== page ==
Scottie stood there, rooted to the spot, hair falling over her face. A group of drunk girls held hands as they ran across the street, barely looking both ways for cars—carefree, lucky, and unburdened. She knew it wasn’t true, but it felt better to imagine them how she wanted—young and free, beautiful and drunk. Not thinking about the question of whether or not Will Nash wanted her to show up to his 30th birthday party after she’d left him hanging in the front seat of his car with the bald-faced ace in her pocket that she could outrun him. She’d already disappointed him once, and she didn’t know what kind of disappointment threshold he had. She might have already blown it.
Ten minutes later she was speeding over the Manhattan Bridge.
Somehow, against his wishes, Will found himself having a 30th birthday party.
He’d said no over and over and over again, and yet here he was, leaning back in his chair, at a mythical place he’d only heard of through the years—Royal Palms Shuffle Board Club in Gowanus. Cory had picked it because he felt like it was their last chance to go there, being that Will and Pete were turning thirty after he already had. And, looking around, Will would have wagered that the median age was probably around twenty-four. The lights were too bright, the Mason jar clad cocktail Pete had bought him was too sweet, and it was too damn loud to hear or say anything meaningful. Cory shouted from the courts throwing his arms in the air. Aiming at Pete, he chucked a biscuit—the giant hockey puck like thing that had been identified by an employee in a navy blue jumpsuit carrying a tray of tequila shots who looked like a plumber on a Carnival cruise. Not that Will had ever been on a Carnival cruise to see what their plumbing employees wore.
And just when this was getting to be almost too much to smile through, he saw her. God dammit, Scottie. He got erratic butterflies in his stomach, skirting the line where his body went dead, and on cue he shifted his weight just to give himself something to do. He’d always been a fidgeter, except he used to fidget with his feet. He wouldn’t even realize it was happening, as the fidget traveled from his foot, to his ankle, up his calf and to his thigh. He’d be rocking and shaking a whole table before someone shouted at him to stop.
In his mind’s eye she was wearing that purple bridesmaid’s dress that she’d hated. She didn’t need a gown, makeup, smooth hair, and high heels. The way she was in that moment was a breath of fresh air—a goddamn natural beauty. She was dressed casually in jeans and a grey t-shirt, with platform sandals that accentuated her height even more. Before he would have been taller than her, but now he came up to her chest. It wasn’t a bad view at least. Her hair was wild as she tried to tuck it behind her ears, scanning the room for a sign of someone she knew. He felt his frustration begin to dissipate from just looking at her as she caught his eye across the courts. She smiled and, though he couldn’t be sure from where he was, it looked like some color had risen in her cheeks. He felt lighter already—she transmitted joy the way that most people passed the flu.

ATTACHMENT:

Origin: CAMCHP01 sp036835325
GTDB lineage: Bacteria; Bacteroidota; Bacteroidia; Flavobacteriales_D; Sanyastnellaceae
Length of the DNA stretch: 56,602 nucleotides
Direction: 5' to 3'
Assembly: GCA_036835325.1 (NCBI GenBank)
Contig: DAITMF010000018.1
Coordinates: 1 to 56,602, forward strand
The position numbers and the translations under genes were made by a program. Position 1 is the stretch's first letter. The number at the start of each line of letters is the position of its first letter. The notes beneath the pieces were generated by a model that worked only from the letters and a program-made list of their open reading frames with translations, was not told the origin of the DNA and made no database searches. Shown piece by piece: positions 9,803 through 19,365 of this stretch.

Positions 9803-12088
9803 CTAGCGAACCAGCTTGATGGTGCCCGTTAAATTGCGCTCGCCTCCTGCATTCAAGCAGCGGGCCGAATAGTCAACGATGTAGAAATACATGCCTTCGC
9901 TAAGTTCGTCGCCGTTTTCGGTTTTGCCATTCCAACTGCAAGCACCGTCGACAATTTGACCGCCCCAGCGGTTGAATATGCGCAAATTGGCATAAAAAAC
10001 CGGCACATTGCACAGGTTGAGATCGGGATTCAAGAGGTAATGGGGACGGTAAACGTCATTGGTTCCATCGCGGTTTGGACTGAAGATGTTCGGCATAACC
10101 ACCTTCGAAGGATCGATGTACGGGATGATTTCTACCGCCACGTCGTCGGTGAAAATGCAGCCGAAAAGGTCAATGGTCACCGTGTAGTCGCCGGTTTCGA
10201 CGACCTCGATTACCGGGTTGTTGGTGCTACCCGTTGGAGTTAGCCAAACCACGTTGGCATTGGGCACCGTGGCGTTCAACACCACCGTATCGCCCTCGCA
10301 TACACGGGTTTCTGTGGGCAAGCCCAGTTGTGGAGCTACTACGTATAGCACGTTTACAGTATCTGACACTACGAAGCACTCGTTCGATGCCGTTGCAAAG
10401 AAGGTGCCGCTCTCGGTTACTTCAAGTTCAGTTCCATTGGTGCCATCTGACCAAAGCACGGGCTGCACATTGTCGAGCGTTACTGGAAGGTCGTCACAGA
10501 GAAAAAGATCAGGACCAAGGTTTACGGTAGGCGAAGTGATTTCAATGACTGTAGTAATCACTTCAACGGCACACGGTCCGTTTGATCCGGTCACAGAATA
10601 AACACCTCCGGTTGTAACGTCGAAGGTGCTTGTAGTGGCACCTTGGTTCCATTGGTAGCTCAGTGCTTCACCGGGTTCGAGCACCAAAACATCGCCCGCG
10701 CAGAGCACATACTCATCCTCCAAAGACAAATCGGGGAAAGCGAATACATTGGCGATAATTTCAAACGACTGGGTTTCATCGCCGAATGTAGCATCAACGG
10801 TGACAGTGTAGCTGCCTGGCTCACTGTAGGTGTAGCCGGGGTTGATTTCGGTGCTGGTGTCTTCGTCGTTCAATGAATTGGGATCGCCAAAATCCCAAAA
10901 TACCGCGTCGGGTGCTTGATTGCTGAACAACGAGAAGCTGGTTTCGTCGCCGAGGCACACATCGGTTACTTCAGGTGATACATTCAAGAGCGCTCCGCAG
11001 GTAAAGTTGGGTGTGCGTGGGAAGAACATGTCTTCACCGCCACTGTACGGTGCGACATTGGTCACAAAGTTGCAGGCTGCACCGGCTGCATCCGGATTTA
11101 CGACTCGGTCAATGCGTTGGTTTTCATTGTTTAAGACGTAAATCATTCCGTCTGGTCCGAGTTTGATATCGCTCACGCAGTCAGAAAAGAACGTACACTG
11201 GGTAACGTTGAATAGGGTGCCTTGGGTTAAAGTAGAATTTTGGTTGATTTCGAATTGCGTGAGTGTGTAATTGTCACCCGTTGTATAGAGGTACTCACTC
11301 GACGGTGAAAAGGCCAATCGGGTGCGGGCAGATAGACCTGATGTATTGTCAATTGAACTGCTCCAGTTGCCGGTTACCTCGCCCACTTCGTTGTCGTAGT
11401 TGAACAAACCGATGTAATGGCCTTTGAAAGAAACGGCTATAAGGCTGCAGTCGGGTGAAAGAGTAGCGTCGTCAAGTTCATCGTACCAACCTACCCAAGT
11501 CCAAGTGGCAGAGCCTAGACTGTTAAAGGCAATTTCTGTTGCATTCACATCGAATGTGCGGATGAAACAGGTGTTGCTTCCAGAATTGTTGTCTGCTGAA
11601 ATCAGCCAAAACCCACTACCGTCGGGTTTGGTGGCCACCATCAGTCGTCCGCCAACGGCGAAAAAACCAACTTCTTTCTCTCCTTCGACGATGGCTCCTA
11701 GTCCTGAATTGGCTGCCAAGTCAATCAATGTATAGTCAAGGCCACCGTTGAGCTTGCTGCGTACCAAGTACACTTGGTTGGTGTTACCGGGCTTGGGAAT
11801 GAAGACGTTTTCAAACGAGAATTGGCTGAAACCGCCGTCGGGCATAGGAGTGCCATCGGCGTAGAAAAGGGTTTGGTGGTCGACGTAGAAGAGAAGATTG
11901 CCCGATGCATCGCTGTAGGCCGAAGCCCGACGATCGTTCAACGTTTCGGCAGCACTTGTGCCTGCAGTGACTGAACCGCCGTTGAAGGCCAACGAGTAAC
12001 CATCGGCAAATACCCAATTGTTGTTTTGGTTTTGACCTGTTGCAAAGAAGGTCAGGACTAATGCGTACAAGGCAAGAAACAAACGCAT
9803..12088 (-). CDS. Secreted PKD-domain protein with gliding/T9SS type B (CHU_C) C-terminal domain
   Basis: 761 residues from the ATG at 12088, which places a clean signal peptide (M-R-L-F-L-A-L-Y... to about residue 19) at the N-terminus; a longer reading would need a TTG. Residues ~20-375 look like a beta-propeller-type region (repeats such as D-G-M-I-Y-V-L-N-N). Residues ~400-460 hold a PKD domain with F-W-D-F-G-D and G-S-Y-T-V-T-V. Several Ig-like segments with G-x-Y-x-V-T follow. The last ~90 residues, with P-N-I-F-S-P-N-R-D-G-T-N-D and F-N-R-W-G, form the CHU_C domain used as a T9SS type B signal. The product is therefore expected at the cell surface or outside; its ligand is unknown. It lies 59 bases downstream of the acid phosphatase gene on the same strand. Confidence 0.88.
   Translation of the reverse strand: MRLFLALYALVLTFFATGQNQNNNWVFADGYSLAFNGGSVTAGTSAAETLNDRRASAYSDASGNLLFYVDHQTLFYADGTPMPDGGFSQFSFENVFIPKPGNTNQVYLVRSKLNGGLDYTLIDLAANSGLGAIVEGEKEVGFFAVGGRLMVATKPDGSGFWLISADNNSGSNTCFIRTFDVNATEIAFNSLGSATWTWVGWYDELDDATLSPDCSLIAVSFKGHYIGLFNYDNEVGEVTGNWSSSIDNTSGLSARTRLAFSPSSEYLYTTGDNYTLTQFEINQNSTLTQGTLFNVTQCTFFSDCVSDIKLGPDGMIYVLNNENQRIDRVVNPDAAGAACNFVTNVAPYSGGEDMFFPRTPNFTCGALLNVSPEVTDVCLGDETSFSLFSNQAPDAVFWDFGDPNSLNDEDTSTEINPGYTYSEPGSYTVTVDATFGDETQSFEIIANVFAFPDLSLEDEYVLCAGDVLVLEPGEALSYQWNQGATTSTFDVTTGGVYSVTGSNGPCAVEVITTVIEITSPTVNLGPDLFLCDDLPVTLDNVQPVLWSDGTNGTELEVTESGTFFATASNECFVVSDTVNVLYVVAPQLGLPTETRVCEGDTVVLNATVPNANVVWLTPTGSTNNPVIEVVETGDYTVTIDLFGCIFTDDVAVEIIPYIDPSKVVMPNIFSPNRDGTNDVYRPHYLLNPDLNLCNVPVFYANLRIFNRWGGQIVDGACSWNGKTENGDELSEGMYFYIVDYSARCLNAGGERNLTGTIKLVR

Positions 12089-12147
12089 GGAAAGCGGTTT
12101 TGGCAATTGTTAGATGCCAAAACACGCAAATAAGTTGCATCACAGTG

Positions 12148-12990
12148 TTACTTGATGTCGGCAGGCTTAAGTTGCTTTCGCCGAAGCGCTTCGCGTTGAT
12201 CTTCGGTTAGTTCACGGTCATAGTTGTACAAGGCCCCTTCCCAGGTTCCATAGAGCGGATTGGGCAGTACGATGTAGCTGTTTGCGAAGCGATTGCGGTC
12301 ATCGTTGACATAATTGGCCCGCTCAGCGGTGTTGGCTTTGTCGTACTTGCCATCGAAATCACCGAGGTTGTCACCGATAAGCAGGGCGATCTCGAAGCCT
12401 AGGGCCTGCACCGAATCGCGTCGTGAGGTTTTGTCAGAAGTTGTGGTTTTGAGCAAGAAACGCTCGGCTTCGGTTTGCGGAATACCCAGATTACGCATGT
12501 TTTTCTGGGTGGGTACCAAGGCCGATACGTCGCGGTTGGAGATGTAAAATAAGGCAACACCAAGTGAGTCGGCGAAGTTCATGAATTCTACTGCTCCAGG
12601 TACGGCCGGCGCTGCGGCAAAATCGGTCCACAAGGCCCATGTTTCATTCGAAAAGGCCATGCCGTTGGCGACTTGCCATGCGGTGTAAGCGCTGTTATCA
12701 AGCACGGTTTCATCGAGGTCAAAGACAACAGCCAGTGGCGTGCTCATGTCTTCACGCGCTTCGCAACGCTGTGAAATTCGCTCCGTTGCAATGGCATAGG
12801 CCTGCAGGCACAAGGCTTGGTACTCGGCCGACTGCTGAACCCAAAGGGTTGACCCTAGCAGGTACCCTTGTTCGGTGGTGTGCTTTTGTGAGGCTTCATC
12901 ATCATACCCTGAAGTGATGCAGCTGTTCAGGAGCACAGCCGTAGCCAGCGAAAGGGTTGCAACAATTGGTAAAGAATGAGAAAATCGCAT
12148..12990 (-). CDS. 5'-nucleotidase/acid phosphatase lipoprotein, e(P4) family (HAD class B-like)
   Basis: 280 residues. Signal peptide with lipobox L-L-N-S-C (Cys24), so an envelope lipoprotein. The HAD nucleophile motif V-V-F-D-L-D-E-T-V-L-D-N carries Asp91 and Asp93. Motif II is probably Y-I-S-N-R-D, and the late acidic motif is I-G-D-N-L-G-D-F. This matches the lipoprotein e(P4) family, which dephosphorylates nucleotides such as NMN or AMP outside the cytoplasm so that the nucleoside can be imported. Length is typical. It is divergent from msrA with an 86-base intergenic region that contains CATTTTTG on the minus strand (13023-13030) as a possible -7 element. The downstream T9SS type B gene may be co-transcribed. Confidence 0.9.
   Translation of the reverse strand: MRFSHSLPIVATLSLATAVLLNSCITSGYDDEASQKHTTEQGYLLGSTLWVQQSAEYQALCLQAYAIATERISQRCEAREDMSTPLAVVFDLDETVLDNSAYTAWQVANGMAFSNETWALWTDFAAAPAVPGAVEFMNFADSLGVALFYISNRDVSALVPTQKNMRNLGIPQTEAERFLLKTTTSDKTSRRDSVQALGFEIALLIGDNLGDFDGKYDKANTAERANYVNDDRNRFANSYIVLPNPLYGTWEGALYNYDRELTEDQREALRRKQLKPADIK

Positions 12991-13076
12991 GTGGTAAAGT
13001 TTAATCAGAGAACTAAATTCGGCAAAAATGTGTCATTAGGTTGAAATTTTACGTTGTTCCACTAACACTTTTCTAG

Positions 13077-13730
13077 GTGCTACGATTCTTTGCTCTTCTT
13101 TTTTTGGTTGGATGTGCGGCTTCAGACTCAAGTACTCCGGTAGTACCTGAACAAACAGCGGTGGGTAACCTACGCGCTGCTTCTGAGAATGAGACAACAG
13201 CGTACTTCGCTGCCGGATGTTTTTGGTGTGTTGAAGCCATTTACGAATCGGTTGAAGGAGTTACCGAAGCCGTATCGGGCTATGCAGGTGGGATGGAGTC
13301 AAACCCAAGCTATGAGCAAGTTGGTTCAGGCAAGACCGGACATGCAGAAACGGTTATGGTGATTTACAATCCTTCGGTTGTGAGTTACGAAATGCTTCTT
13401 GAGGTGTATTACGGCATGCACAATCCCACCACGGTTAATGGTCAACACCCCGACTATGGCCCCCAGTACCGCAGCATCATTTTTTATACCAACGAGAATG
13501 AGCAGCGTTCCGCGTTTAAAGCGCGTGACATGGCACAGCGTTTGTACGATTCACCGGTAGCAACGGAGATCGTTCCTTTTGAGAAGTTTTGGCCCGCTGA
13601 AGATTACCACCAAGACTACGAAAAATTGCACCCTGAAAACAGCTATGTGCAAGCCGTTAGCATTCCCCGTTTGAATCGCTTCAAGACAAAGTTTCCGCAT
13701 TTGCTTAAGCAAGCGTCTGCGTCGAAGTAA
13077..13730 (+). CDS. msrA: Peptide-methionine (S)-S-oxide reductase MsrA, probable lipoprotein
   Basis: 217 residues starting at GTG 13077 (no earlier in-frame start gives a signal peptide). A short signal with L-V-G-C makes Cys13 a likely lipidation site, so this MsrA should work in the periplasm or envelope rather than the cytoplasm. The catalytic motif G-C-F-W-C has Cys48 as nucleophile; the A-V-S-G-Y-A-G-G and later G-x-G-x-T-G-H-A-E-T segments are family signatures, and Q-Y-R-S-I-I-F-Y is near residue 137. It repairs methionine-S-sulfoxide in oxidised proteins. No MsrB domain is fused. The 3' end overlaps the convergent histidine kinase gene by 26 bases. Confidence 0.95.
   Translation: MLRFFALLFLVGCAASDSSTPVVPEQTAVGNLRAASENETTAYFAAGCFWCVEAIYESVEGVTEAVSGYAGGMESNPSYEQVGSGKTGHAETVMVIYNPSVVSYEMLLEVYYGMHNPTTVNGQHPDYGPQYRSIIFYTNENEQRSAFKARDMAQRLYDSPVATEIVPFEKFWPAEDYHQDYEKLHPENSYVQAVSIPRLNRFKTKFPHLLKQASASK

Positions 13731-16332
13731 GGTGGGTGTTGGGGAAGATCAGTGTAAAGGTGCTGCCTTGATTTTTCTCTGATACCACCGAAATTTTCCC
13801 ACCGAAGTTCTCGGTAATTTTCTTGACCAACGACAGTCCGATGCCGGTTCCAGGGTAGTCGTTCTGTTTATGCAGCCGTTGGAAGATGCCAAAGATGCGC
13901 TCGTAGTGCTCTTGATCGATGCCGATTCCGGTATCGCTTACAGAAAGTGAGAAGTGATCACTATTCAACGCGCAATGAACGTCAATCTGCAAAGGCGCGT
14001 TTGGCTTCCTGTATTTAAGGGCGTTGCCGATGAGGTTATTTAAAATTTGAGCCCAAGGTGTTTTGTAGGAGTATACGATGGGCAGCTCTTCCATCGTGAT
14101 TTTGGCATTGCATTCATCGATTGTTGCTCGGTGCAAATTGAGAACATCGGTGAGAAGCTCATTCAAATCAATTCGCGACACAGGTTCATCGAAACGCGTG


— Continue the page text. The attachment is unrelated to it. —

Will steeled himself for her as she rounded the corner near their cabana. Cory had worn board shorts and a Hawaiian top for the occasion and was cheering again. It looked like they were winning, but Will realized he had no idea how to play—he’d only been half listening when the Carnival cruise guide had explained the rules. Plus, when Pete urged him to try and play the cruise guide had visibly laughed. Instead of pressing the issue, Will insisted he didn’t even want to, which he truly meant, and backed away, opting instead to watch them while drinking an overly sugared drink out of a goddamn mason jar.
Scottie motioned to him as she got to the bar and he nodded, mouthing the word beer. She smiled shyly and turned to order. Less than two minutes later she stood in front of him holding two beers, one in each hand. Two of Will’s college friends—Parker and Geoff—were comfortably situated in the rounded booth while Will sat on the only side of the table without it, precariously close to the edge of a single step. He had locked his wheels, which was something he normally didn’t do since he was, as previously mentioned, a fidgeter. Will’s back was to Scottie as she approached but he could tell by the looks on Parker and Geoff’s faces that she was coming up fast.
“May I?” she asked with a warm smile. She was radiant, even more than he remembered. Will’s tongue remained securely weighted in his mouth.
“Of course,” Parker replied, thick eyebrows rising on his dark skin.
“Scottie,” she said, holding a hand out for him to shake. He took it enthusiastically looking at Geoff and Will.
“Parker. This is Geoff,” he replied, motioning to Geoff. “And this is—”
“Oh,” Will interrupted, “Scottie and I know each other.” He reached for the beer in front of her and took a sip, savoring the bitter taste. He pushed the Mason jar to the other side of the table.
“What makes you think that was for you?” she questioned, coyly, leaning toward him. “What if it were for Parker? Or Geoff?” Her smile gravitated to Will’s face. She noticed that casual clothes suited him—a middle ground from the tuxedo she’d met him in and the sweats he’d worn the morning after she’d been too drunk to make it home. His heathered grey t-shirt fit him like a glove, accentuating his strong chest and arms and dark wash jeans met white Stan Smith Adidas sneakers at the footplate. He had a black bomber jacket draped over the back of his chair.